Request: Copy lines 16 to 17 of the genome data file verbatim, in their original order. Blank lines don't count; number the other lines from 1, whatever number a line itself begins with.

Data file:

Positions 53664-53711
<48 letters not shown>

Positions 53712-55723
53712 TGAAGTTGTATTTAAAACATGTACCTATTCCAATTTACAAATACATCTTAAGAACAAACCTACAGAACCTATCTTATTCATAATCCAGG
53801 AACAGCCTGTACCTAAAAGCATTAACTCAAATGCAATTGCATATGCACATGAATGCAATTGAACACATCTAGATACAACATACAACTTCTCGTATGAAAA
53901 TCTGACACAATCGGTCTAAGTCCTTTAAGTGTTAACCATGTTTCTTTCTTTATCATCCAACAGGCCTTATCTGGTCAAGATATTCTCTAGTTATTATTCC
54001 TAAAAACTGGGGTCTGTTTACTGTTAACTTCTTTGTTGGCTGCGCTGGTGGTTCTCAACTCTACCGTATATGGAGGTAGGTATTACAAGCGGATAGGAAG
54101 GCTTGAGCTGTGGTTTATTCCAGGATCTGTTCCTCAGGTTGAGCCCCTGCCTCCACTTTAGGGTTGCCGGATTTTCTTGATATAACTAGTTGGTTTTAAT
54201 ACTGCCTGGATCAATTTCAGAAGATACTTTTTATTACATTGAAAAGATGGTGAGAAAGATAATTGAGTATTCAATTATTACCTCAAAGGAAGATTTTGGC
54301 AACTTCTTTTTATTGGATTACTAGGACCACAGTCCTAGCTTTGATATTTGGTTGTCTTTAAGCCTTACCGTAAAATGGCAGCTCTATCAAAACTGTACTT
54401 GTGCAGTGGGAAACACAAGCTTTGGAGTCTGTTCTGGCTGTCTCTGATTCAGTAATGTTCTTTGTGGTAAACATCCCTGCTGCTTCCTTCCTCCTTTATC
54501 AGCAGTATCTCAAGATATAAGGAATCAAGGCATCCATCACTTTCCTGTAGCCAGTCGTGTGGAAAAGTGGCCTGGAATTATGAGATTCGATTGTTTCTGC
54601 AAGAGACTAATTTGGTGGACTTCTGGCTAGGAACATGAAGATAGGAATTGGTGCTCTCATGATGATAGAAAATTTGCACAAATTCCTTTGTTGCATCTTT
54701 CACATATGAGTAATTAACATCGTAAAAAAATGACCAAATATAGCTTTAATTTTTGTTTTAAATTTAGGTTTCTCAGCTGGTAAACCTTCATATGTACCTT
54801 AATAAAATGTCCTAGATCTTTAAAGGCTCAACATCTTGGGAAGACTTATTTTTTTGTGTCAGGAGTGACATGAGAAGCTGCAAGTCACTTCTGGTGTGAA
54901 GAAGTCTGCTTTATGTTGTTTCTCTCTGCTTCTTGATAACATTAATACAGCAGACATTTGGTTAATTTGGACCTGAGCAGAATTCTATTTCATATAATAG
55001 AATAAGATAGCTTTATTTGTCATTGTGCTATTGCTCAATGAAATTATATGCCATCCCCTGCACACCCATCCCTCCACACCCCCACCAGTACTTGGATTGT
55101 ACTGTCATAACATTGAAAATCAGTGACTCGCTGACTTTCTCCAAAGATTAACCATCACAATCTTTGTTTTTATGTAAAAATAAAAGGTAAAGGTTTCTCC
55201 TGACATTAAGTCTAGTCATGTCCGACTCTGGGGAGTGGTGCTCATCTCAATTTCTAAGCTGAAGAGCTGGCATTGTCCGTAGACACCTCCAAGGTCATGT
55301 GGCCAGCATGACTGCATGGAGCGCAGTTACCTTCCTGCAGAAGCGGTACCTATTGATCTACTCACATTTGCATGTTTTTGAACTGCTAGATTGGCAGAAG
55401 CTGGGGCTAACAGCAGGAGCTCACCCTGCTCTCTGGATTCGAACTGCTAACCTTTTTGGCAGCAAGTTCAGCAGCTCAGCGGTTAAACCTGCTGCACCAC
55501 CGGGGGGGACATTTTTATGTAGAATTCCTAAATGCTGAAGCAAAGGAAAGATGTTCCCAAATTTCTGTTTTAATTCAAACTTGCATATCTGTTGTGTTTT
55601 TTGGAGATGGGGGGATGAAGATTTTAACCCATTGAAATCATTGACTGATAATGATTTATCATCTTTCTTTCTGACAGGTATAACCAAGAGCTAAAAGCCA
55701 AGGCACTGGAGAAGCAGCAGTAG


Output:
54901 GAAGTCTGCTTTATGTTGTTTCTCTCTGCTTCTTGATAACATTAATACAGCAGACATTTGGTTAATTTGGACCTGAGCAGAATTCTATTTCATATAATAG
55001 AATAAGATAGCTTTATTTGTCATTGTGCTATTGCTCAATGAAATTATATGCCATCCCCTGCACACCCATCCCTCCACACCCCCACCAGTACTTGGATTGT